Loch Fyne Hotel & Spa
“Fine Scottish ingredients and loch views” - AA Inspector
INVERARAY, ARGYLL & BUTE
- Social distancing and safety measures in place
- Follows government and industry guidelines for COVID-19
- Signed up to the AA COVID Confident Charter
Our Inspector's view
The Cladach Mòr Bistro, from the Gaelic for ‘great shore’, takes its inspiration from both land and sea. Open fires, rich tones and stone walls set the scene from breakfast to dinner. Expect seafood, meats and produce, locally whenever possible, to reflect and celebrate each season. From West Coast Langoustines in the bar to Champagne afternoon tea in the lounge or a Josper-grilled steak dinner – you can enjoy beautiful loch views as you indulge in the carefully crafted dishes.
Awards, accolades and Welcome Schemes
Facilities – at a glance
- Seats: 150
- Private dining available
- On-site parking available
- Wheelchair accessible
- Accessible toilets
- Assist dogs welcome
- Open all year
- Lunch served from: 12
- Lunch served until: 4.30pm
- Dinner served from: 6pm
- Dinner served until: 9
- Wines under £30: 20
- Wines over £30:
- Wines by the glass: 16
- Cuisine style: Classic Traditional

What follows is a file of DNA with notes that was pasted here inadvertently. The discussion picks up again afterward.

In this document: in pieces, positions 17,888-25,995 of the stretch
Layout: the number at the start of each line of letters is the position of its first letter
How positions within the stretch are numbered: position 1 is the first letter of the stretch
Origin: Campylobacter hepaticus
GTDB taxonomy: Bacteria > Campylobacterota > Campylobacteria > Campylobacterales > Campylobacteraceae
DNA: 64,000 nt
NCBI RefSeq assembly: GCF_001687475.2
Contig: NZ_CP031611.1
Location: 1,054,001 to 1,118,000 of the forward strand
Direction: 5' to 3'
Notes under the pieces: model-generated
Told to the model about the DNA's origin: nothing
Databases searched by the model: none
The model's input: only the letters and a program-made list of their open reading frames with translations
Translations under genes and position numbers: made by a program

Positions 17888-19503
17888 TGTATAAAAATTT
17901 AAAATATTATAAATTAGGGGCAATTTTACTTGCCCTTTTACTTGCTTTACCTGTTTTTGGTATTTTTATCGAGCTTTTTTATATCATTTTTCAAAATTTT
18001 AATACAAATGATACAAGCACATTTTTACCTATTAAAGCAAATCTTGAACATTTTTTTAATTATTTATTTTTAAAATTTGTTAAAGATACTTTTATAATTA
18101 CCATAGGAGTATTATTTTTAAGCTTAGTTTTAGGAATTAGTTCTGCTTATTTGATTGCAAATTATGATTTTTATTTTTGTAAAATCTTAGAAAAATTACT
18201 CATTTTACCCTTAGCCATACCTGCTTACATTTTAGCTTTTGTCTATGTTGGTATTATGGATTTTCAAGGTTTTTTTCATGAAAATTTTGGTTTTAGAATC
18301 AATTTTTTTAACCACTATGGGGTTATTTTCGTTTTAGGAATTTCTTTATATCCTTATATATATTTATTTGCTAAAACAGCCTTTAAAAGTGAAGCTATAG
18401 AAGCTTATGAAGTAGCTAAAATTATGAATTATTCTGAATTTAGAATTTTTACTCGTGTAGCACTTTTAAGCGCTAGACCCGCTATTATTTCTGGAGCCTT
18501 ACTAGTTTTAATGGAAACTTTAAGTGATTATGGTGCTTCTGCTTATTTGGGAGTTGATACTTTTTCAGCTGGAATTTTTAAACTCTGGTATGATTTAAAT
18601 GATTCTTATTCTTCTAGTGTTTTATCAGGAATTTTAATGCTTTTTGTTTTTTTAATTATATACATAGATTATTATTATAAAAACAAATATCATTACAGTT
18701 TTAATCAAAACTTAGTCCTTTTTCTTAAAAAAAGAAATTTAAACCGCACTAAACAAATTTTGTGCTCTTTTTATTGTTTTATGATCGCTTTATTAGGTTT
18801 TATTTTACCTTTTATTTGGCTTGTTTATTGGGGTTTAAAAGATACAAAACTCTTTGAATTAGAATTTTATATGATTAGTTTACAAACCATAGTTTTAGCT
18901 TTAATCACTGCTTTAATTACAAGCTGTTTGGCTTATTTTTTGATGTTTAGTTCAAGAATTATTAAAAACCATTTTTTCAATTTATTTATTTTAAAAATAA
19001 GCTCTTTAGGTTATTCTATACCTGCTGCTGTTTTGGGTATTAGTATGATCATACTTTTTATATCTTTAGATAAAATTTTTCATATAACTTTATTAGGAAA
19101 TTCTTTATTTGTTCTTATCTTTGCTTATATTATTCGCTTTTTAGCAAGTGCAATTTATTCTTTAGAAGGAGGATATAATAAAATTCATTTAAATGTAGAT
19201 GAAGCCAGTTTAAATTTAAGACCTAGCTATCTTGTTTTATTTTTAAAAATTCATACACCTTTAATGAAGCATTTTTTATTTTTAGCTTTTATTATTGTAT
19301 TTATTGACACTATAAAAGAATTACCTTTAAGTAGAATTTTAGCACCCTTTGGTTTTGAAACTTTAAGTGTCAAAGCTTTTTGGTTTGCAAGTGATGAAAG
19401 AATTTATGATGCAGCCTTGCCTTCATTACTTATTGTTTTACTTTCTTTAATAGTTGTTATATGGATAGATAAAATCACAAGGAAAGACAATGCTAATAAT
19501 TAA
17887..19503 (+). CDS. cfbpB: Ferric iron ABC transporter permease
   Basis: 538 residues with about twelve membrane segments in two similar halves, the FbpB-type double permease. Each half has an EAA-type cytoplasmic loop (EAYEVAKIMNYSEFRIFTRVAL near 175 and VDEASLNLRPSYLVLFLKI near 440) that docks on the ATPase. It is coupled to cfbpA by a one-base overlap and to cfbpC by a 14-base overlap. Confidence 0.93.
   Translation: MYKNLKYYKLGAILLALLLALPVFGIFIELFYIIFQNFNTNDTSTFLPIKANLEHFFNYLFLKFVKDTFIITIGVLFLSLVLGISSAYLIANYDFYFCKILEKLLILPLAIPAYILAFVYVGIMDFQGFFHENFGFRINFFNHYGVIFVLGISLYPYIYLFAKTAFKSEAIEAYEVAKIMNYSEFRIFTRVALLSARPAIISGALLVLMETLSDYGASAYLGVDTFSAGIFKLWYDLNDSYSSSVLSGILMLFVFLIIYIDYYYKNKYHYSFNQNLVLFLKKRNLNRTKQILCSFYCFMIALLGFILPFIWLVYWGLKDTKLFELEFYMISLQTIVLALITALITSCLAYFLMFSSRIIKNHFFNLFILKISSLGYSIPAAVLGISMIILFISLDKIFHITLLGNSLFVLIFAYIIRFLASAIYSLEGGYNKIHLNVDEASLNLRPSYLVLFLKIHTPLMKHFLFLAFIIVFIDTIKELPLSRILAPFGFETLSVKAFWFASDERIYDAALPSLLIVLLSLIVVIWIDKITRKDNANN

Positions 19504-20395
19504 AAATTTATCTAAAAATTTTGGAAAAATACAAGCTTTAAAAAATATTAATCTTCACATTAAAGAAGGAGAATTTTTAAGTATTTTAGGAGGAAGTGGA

- Vegetarian menu
Also in the area
About the area
Discover Argyll & Bute
This is a county that’s all about awe-inspiring landscapes and unique island cultures. Ex-Beatle Paul McCartney put the area on the map when he wrote Mull of Kintyre, recorded in 1977 with the local pipe band backing his group. Kintyre is a long, thin peninsula that points south from the mainland, sheltering the mouth of the Firth of Clyde from the open sea. It’s very nearly an island, with just a narrow isthmus connecting it with Knapdale, to the north.
Tucked away at the end of the Firth of Clyde, Bute has been the holiday playground for generations of Glaswegians and is home to some of the finest golden beaches anywhere on the west coast. It may not boast the wild mountain grandeur of some of Scotland’s other islands, but Bute is blessed with swathes of heathery moorland and a range of low, fertile hills, perfect for walking and studying the local wildlife. Such is the variety of landscapes that make up this county.
To experience the sights and sounds of the area, visit Dunoon in late August for the Cowal Highland Gathering, when more than 150 pipe bands from all over the world compete for prestigious trophies.
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